Headlines > News > Launch of NASA's Shuttle Endeavour Sparks Early Monday Sunrise

Launch of NASA's Shuttle Endeavour Sparks Early Monday Sunrise

Published by Matt on Mon Feb 8, 2010 9:53 am via: NASA
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Space shuttle Endeavour lit up the predawn sky above Florida’s Space Coast on Monday with a 4:14 a.m. EST launch from NASA’s Kennedy Space Center. The shuttle’s last scheduled night launch began a 13-day flight to the International Space Station and the final year of shuttle operations.

Endeavour’s STS-130 mission will include three spacewalks and the delivery of the Tranquility node, the final major U.S. portion of the station. Tranquility will provide additional room for crew members and many of the space station’s life support and environmental control systems.

Media gathered on the bank of the turn basin at NASA's Kennedy Space Center in Florida are witness to space shuttle Endeavour's lift off from Launch Pad 39A. Credit: NASA

Media gathered on the bank of the turn basin at NASA's Kennedy Space Center in Florida are witness to space shuttle Endeavour's lift off from Launch Pad 39A. Credit: NASA

Attached to Tranquility is a cupola with seven windows, which houses a robotic control station. The windows will provide a panoramic view of Earth, celestial objects and visiting spacecraft. After the node and cupola are added, the orbiting laboratory will be approximately 90 percent complete.

Shortly before liftoff, Commander George Zamka said, “Thanks to the great team that got Tranquility, cupola and Endeavour to this point. And thanks also to the team that got us ready to bring Node 3 and cupola to life. We’ll see you in a couple of weeks. It’s time to go fly.”

Zamka is joined on the flight by Pilot Terry Virts and Mission Specialists Kathryn Hire, Stephen Robinson, Nicholas Patrick and Robert Behnken. Virts is making his first trip to space.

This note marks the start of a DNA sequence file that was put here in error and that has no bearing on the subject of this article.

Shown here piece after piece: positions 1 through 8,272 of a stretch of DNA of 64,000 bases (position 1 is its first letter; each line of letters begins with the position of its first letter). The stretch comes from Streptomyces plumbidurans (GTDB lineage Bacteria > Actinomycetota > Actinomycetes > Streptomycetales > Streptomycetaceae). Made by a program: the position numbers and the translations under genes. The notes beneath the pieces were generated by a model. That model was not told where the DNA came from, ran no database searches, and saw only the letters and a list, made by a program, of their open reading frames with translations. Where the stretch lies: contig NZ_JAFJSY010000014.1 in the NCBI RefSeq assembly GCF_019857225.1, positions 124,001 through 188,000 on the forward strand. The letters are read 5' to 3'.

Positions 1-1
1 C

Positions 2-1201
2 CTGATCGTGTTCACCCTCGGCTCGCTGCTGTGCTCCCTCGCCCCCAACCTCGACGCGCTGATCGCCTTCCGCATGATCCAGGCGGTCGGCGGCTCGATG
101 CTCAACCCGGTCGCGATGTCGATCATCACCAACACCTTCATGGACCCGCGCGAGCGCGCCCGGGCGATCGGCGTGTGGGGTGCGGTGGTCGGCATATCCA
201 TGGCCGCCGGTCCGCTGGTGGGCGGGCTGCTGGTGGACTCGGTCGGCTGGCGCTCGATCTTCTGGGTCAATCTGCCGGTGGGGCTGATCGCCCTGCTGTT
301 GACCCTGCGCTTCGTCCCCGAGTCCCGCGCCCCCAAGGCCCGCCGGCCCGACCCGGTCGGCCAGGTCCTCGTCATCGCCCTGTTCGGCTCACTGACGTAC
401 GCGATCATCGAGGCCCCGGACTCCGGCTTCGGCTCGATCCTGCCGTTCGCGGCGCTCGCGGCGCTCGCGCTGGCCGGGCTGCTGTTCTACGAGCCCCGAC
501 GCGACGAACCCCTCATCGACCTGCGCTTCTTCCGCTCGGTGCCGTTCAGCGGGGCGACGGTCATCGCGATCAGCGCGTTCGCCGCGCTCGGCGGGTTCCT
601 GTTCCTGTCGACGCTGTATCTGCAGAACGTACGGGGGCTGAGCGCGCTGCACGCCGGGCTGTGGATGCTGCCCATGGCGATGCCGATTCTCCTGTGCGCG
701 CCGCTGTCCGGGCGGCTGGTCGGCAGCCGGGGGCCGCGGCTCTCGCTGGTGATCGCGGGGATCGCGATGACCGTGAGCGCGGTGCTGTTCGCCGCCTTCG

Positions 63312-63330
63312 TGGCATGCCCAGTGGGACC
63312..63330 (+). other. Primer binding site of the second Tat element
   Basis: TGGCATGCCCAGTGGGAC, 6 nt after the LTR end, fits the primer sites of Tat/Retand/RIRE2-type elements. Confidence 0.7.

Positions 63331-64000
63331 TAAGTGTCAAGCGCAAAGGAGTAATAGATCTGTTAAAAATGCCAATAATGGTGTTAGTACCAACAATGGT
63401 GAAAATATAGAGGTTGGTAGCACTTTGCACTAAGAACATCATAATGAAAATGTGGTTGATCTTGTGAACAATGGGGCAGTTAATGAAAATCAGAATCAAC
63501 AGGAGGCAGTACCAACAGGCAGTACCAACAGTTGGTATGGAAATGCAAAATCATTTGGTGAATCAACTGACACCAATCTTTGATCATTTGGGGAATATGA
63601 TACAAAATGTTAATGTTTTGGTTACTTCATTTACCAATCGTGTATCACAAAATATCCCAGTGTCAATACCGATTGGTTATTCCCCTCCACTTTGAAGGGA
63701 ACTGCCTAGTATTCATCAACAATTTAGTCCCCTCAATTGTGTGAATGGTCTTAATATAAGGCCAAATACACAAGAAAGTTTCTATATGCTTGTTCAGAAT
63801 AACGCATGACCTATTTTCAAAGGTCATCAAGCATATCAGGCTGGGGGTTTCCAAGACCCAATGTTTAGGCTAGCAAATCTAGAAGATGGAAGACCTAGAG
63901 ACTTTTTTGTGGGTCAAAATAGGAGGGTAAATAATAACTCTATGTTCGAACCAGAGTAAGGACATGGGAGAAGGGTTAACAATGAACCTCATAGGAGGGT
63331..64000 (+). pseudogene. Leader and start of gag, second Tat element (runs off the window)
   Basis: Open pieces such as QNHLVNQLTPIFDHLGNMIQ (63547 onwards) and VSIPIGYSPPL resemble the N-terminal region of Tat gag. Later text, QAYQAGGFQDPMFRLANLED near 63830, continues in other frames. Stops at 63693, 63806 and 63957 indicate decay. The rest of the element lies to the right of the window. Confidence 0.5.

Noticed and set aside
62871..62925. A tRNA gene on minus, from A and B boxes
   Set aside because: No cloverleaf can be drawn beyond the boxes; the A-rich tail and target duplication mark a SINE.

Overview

Endeavour’s first landing opportunity at Kennedy is scheduled for Saturday, Feb. 20, at 10:01 p.m. The STS-130 mission will be Endeavour’s 24th flight and the 32nd shuttle mission dedicated to station assembly and maintenance.

NASA’s Web coverage of STS-130 includes mission information, interactive features, news conference images, graphics and videos. Mission coverage, including the latest NASA TV schedule, is available on the main space shuttle Web site at: http://www.nasa.gov/shuttle

NASA is providing continuous television and Internet coverage of the mission. NASA Television features live mission events, daily status news conferences and 24-hour commentary. For NASA TV streaming video, downlink and schedule information, visit: http://www.nasa.gov/ntv

Daily news conferences with STS-130 mission managers will take place at NASA’s Johnson Space Center in Houston. Johnson will operate a telephone bridge for media briefings that occur outside of normal business hours. To use this service, reporters must possess valid media credentials issued by a NASA center or issued specifically for the STS-130 mission.

Journalists planning to use the service must contact the Johnson newsroom at 281-483-5111 no later than 15 minutes prior to the start of a briefing. Newsroom personnel will verify credentials and transfer reporters to the phone bridge. Phone bridge capacity is limited, so it will be available on a first-come, first-serve basis.

Patrick, who holds a doctorate in mechanical engineering from the Massachusetts Institute of Technology, plans to tweet from orbit during the mission. He can be followed at: http://www.twitter.com/Astro_Nicholas

Live updates to the NASA News Twitter feed will be added throughout the shuttle mission and landing. To access the NASA News Twitter feed, visit: http://www.twitter.com/nasa

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